A mixture of hydrocarbon gas and air cannot be ignited and burn unless its composition lies within a range of gas in air concentrations known as the Flammable Range. The lower limit of this range, known as the Lower Flammable Limit (LFL), is that hydrocarbon concentration below which there is insufficient hydrocarbon gas to support and propagate combustion. The upper limit of the range, known as the Upper Flammable Limit (UFL), is that hydrocarbon concentration above which there is insufficient air to support and propagate combustion.
The flammable limits vary somewhat for different pure hydrocarbon gases and for the gas mixtures derived from different petroleum liquids. Very roughly, the gas mixtures from crude oils, motor or aviation gasolines and natural gasoline-type products can be represented respectively by the pure hydrocarbon gases propane, butane and pentane. Table 2.1 gives the flammable limits for these three gases. It also shows the amount of dilution with air needed to bring a mixture of 50% by volume of each of these gases in air down to its LFL. This type of information is very relevant to the ease with which vapors disperse to a non-flammable concentration in the atmosphere.
In practice the lower and upper flammable limits of oil cargoes carried in tankers can, for general purposes, be taken as 1% and 10% by volume respectively.
|Gas||Flammable limits % vol. Hydrocarbon in air||Number of dilutions by air to reduce 50% by volume mixture to LFL|
Table 2.1 Flammable Limits of Propane, Butane and Pentane
There are many schemes for dividing the complete range of petroleum liquids into different flammability classes based on flashpoint and vapor pressure and there is a considerable variation in these schemes between countries. Usually, the basic principle is to consider whether or not a flammable equilibrium gas/air mixture can be formed in the space above the liquid when the liquid is at ambient temperature.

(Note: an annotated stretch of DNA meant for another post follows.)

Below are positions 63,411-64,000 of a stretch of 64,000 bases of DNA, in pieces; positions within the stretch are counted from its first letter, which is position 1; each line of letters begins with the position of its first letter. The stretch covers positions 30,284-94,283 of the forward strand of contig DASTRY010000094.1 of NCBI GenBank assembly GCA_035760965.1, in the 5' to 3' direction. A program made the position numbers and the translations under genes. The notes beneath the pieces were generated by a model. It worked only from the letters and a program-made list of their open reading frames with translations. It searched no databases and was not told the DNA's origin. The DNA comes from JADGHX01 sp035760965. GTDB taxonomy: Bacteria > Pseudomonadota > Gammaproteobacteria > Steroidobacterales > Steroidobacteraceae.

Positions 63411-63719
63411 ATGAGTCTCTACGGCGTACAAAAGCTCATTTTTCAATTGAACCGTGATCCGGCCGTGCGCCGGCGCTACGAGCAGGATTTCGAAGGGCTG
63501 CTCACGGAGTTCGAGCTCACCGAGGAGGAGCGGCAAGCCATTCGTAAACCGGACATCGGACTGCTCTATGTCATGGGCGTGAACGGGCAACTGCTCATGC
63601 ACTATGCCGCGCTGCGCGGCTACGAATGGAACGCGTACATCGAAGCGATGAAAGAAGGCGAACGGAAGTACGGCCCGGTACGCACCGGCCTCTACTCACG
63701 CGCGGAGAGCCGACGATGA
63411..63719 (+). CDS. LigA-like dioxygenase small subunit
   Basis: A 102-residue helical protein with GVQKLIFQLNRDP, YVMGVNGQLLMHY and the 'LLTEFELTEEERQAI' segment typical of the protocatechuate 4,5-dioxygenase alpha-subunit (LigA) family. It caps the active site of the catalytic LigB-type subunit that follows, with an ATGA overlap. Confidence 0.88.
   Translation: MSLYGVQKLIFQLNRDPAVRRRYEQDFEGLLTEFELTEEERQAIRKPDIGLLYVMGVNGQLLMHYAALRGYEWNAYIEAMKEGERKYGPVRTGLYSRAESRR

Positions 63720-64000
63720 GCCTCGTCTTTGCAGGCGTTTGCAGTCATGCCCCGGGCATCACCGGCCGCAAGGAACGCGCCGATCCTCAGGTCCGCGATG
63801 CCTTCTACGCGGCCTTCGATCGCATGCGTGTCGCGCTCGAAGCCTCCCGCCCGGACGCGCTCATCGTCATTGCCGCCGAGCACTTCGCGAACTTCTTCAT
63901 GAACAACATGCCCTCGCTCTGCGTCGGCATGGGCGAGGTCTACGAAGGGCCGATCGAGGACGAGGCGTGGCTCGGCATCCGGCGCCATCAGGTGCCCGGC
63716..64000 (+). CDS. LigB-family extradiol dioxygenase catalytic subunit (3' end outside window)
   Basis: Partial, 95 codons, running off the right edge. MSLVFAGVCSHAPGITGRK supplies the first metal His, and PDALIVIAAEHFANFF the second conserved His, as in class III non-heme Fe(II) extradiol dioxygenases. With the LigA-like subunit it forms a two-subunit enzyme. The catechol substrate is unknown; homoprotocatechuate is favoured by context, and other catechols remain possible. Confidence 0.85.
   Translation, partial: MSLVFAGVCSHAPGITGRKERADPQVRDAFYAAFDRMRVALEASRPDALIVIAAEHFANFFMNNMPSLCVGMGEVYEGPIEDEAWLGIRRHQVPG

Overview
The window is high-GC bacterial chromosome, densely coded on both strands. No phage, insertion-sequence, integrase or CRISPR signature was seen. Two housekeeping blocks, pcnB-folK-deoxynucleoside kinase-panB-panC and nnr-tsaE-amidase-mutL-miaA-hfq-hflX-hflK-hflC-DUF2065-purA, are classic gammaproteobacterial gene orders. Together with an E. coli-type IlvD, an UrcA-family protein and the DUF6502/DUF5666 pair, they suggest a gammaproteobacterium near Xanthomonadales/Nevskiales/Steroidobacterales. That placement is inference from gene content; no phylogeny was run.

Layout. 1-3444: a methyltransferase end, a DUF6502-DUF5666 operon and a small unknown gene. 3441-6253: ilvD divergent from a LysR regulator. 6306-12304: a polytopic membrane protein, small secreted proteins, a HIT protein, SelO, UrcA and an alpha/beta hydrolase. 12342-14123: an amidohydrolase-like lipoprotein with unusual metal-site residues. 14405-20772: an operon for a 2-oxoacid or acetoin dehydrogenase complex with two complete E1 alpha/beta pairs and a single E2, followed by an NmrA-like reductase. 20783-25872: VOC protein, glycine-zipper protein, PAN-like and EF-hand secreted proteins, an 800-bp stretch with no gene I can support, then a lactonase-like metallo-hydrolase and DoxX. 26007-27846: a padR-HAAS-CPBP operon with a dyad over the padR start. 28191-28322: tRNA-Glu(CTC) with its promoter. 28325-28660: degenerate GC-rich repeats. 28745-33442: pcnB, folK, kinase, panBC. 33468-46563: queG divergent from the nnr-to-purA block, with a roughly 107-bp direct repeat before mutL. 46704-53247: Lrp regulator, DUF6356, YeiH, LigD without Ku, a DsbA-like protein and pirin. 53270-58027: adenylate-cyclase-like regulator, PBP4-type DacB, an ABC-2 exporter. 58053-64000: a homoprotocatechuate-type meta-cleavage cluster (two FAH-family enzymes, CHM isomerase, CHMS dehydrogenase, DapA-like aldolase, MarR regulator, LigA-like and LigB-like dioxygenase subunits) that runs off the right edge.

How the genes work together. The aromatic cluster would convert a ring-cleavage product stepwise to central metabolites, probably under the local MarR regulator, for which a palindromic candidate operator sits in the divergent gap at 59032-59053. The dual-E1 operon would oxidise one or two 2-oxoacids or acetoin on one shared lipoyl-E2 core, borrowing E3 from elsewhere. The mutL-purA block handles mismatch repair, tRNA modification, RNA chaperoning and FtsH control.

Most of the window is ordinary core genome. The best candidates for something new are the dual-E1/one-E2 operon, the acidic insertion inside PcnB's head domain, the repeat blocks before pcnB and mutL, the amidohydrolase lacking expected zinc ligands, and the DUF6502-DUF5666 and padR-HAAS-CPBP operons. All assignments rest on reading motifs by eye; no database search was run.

Generally, in this guide it has been sufficient to group petroleum liquids into two categories entitled non-volatile and volatile, defined in terms of flashpoint as follows:
Flashpoint of 60ºC or above, as determined by the closed cup method of testing. These liquids produce, when at any normal ambient temperature, equilibrium gas concentrations below the lower flammable limit. They include distillate fuel oils, heavy gas oils and diesel oils. Their RVPs are below 0.007 bar and are not usually measured.
Flashpoint below 60ºC, as determined by the closed cup method of testing. Some petroleum liquids in this category are capable of producing an equilibrium gas/air mixture within the flammable range when in some part of the normal ambient temperature range, while most of the rest give equilibrium gas/air mixtures above the upper flammable limit at all normal ambient temperatures. Examples of the former are jet fuels and kerosene and of the latter, gasolines and most crude oils. In practice, gasolines and crude oils are frequently handled before equilibrium conditions have been attained and gas/air mixtures in the flammable range may then be present.
The choice of 60ºC as the flashpoint criterion for the division between non-volatile and volatile liquids is to some extent arbitrary. Since less stringent precautions are appropriate for non-volatile liquids, it is essential that under no circumstances is a liquid capable of giving a flammable gas/air mixture ever inadvertently included in the non-volatile category.
The dividing line must therefore be chosen to make allowance for such factors as the misjudging of the temperature, inaccuracy in the flashpoint measurement and the possibility of minor contamination by more volatile materials. The closed cup flashpoint figure of 60ºC makes ample allowances for these factors and is also compatible with the definitions adopted internationally by the International Maritime Organization (IMO) and by a number of regulatory bodies throughout the world. (See Section 1.6 for information on the relationship between the flashpoint and flammability of residual fuel oils.)